A recent announcement by HHS sheds light on the fact that exchange cost share subsidies (those that change the coverage of a plan for certain eligible individuals) may impact HSA eligiblity. In order to qualify for HSA eligibility for contributions, a person must have corresponding High Deductible Health Plan (HDHP) coverage that meets certain requirements. It is important to note that cost share subsidies may turn an otherwise HSA eligible HDHP plan into non-eligible HDHP coverage for HSAs. This means the individual would not be eligible for HSA coverage.
Here is the Q&A:
Cost-Sharing Reductions and Health Savings Accounts
Q8: How should plan variations for QHPs that are high-deductible health plans (HDHPs) designed to be paired with a health savings account (HSA) be structured?
A8: If an issuer seeks to offer a QHP designed to be eligible for pairing with an HSA in 2014, the issuer must comply with the cost-sharing reduction standards described in 45 CFR 156 subpart E. CMS recognizes that certain plan variations of a QHP may require a low or zero deductible, or that certain services be exempt from the deductible. This may result in the plan variation not meeting IRS standards for an HDHP and therefore not being eligible to be offered in conjunction with an HSA. We recommend that issuers and Marketplaces educate consumers about this issue, both during open enrollment and when an individual has a change in eligibility for cost-sharing reductions. An individual who would not be eligible for the tax advantages of an HSA because the plan variation to which he or she would be assigned does not qualify as an HDHP may purchase the plan without cost-sharing reductions.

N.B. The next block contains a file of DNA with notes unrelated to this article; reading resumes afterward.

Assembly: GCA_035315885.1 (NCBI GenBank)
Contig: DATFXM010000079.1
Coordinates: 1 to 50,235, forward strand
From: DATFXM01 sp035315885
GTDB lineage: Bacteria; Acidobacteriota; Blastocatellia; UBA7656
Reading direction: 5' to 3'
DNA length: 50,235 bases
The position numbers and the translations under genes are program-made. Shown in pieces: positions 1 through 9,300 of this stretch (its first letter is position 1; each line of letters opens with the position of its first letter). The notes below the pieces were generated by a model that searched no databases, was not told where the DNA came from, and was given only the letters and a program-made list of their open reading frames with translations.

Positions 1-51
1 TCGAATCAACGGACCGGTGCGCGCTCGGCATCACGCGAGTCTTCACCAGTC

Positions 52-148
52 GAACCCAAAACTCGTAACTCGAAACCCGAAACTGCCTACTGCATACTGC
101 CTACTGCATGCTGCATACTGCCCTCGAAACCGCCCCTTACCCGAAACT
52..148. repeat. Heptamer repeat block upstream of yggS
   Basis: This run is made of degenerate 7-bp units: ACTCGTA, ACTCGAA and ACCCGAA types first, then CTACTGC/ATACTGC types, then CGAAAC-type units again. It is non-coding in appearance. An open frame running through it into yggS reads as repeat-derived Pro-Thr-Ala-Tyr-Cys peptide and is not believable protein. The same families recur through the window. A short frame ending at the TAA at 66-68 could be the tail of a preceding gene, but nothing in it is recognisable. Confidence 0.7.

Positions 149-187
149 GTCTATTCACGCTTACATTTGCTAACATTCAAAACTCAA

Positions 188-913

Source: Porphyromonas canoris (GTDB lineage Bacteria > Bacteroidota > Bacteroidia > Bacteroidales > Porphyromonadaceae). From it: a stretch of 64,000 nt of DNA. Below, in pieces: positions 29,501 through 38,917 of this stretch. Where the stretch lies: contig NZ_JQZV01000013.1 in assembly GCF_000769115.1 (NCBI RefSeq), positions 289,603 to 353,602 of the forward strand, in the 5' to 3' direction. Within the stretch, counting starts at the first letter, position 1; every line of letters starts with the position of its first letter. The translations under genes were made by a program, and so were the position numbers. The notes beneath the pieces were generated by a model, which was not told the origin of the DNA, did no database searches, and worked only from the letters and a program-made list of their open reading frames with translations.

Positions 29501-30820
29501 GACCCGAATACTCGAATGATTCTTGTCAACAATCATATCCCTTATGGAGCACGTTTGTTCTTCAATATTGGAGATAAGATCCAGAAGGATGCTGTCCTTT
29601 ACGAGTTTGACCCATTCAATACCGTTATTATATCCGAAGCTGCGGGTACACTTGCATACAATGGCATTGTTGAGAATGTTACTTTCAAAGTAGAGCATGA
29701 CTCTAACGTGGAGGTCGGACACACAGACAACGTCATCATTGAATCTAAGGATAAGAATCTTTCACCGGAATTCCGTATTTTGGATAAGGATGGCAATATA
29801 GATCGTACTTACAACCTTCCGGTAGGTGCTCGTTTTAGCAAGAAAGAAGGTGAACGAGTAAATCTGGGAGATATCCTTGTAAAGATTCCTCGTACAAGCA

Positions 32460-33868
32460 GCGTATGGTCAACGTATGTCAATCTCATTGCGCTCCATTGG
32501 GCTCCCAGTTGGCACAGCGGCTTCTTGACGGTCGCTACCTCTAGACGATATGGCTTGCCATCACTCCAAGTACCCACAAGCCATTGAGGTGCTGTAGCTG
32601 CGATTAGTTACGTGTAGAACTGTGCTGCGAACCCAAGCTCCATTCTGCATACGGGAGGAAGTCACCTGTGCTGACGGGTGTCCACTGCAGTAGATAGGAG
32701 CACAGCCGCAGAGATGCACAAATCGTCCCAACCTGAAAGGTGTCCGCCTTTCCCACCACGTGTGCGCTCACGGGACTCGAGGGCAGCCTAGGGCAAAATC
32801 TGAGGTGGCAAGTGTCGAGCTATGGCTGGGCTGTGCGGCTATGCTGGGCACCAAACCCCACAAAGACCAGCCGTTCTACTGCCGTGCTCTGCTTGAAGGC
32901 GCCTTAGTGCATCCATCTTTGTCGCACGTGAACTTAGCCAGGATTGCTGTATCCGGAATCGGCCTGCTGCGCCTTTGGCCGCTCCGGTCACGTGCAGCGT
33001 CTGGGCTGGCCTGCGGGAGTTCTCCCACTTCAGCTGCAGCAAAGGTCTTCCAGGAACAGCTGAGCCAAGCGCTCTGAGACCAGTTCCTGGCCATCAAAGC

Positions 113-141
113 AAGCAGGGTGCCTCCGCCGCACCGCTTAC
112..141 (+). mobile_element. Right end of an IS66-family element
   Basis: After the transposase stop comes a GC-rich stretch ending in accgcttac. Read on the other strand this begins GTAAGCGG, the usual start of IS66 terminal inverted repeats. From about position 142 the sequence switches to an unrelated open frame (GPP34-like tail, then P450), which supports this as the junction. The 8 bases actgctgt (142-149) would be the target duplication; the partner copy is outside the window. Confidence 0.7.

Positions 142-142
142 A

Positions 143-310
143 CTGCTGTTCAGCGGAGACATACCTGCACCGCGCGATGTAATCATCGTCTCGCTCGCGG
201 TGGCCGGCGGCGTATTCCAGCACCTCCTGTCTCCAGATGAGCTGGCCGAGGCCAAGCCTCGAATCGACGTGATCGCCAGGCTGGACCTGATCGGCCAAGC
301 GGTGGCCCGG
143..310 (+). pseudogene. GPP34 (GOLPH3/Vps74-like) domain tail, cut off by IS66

If you need help understanding cost sharing rules, HSAs, or HDHP programs, please contact Kinney & Larson.